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Global Japan
JUL 1, 2013

The Shinkansen and World-Class Service Management

By Steven Neo Say Bin

If you’ve ever taken the Shinkansen (bullet train) in Japan, you will have experienced the efficient, warm, and memorable service representative of the Japanese service industry’s world-class brand image. The Shinkansen cleaning team’s efficiency has been called “the seven-minute miracle”; the crew itself affectionately known as “angels.”

Recently, I had the privilege of getting an exclusive peek at what goes on behind the scenes, and what I saw was truly inspiring: the key success factors of the Shinkansen cleaning crew, and how the company is able to transform its employees with its a unique management philosophy.

The Shinkansen management philosophy comes down to a balance of customer, community, and employee.
Shinkansen management philosophy

Service Management Philosophy

Traditionally, positions in the cleaning industry are classified as a “3K” jobs: kiken (dangerous), kitanai (dirty), and kitsui (difficult). However, Tessei, the Shinkansen cleaning subsidiary of JR East, believed this traditional service definition needed to change in order for the company and industry to grow. Tessei management supports a service profit chain in which employee satisfaction has a direct impact on both customer satisfaction and the entire service industry.

To improve employee satisfaction, the company realized that it needed to change its definition of work. It started by redefining its cleaning personnel as service specialists who create “memories” rooted in new 3K values: kansha (appreciation), kangeki (impressive), and kando (inspiring). These values resonate with omotenashi, the cornerstone of the Japanese hospitality that’s all about anticipating customer needs and delivering a level of service that creates a pleasant experience.

In order to support this new service model, the company re-aligned its human resource strategies and systems to provide the appropriate tools and systems to maximize service delivery on the front lines.

In short, it worked. The company’s revolutionary new service model was granted an award by the Japanese Ministry of Economy, Trade and Industry (METI) in March 2013. It has also received international recognition, with visitors from China, France, Germany, and South Korea eager to learn about Tessei’s service management philosophy and strategies.

The back room of the Shinkansen cleaning staff, with cleaning supplies and duffel bags neatly arranged on shelves.
Back room for Shinkansen cleaning staff

A Cycle of Capability

Tessei has built a cycle of capability to support its employees and improve overall employee satisfaction.

1. Careful employee selection
Candidates for Shinkansen service positions need to exhibit the following attributes, each considered essential: patience, kindness, a customer-oriented mindset, and a genuine willingness to help people.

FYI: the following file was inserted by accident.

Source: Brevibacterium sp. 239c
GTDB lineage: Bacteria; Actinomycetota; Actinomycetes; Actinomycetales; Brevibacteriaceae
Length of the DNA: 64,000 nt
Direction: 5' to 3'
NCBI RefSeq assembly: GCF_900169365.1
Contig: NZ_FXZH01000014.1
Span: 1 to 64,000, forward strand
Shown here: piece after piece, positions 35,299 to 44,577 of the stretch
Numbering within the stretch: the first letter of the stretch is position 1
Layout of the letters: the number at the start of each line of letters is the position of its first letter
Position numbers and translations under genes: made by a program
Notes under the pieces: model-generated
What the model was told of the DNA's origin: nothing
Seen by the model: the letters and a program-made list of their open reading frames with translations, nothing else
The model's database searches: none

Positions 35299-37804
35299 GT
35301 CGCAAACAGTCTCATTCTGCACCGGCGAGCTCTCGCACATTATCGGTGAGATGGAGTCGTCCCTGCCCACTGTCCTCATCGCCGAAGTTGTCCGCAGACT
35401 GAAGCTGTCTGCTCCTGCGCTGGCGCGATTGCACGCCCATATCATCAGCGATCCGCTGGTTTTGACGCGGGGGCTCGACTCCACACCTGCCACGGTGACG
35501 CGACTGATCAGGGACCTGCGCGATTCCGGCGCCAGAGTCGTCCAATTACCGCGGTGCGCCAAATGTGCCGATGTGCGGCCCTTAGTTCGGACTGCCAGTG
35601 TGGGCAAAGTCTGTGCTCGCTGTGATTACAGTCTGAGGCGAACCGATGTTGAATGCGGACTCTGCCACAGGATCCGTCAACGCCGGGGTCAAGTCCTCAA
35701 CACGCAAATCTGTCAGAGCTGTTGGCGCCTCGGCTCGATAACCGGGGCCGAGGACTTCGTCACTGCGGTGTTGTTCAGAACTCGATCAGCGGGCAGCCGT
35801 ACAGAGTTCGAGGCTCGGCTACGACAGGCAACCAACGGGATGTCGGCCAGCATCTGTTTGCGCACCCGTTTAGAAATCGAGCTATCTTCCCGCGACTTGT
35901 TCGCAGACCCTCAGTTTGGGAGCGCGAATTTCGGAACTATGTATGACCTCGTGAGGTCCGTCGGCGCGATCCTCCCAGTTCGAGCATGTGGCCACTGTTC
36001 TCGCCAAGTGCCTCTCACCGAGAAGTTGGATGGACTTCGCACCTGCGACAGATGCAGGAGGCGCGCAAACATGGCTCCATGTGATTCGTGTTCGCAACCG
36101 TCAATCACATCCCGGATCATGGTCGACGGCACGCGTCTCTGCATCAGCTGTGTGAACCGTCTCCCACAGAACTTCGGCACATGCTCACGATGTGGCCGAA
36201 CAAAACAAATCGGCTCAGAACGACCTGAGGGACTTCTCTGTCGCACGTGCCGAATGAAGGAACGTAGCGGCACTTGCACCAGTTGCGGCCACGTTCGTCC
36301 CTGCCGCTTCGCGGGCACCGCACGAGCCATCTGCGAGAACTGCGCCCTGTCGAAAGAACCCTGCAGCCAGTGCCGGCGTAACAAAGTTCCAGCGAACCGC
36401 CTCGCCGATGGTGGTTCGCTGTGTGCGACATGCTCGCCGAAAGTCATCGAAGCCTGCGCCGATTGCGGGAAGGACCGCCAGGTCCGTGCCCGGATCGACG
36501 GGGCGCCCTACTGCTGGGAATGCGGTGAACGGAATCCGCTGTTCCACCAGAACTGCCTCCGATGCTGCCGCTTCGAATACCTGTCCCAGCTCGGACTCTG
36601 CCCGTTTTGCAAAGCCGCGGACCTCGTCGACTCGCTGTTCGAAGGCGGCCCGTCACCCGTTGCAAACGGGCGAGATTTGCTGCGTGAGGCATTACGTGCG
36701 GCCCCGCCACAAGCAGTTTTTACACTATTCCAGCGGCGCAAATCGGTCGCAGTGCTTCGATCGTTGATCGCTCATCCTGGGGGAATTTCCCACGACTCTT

2. Quality training
Employees are provided with comprehensive training that includes general and specialized cleaning techniques, as well as service delivery advice from internal and external professionals.

3. Support systems
Employees keep track of the status and movement of trains via monitors that are strategically located in service staff rest areas and offices. Work equipment that projected a negative public image (such as buckets) was re-designed to improve the brand image and mobility of the service staff. That equipment is transported in specially designed duffel bags that not only create a clean image for the staff, but also improve mobility and overall work productivity.

Employee uniforms were re-designed to create a clean, professional image. Seasonal touches are added throughout the year to add a touch of warmth. Daily discussion sessions allow employees to share their work experiences and challenges. To further build a sense of camaraderie, employees are assigned seats for each discussion session, rotated on a daily basis.

4. Greater latitude
Tessei management has an open policy towards employee feedback where employees are encouraged and empowered to suggest improvements and to take responsibility in implementing the changes. The forms provided to submit feedback are designed to be simple and easy to use.

5. Clear expectations
During training sessions, employees are expected to share aspirations, visions, and personal missions. They write these on huge pieces of paper which are then displayed in the meeting room.

6. Service recognition
Employees are encouraged to share memorable and inspirational experiences with customers. These are published in the corporate Angel News newsletters. Visits from the public and the press are encouraged to showcase the dedication and work ethnic of the service staff – the angels.

With increased international and domestic publicity, Tessei has experienced a marked increase in job applications and referrals.

The next time you take a ride on the Shinkansen, keep an eye out for the angels and their world-class seven-minute miracle.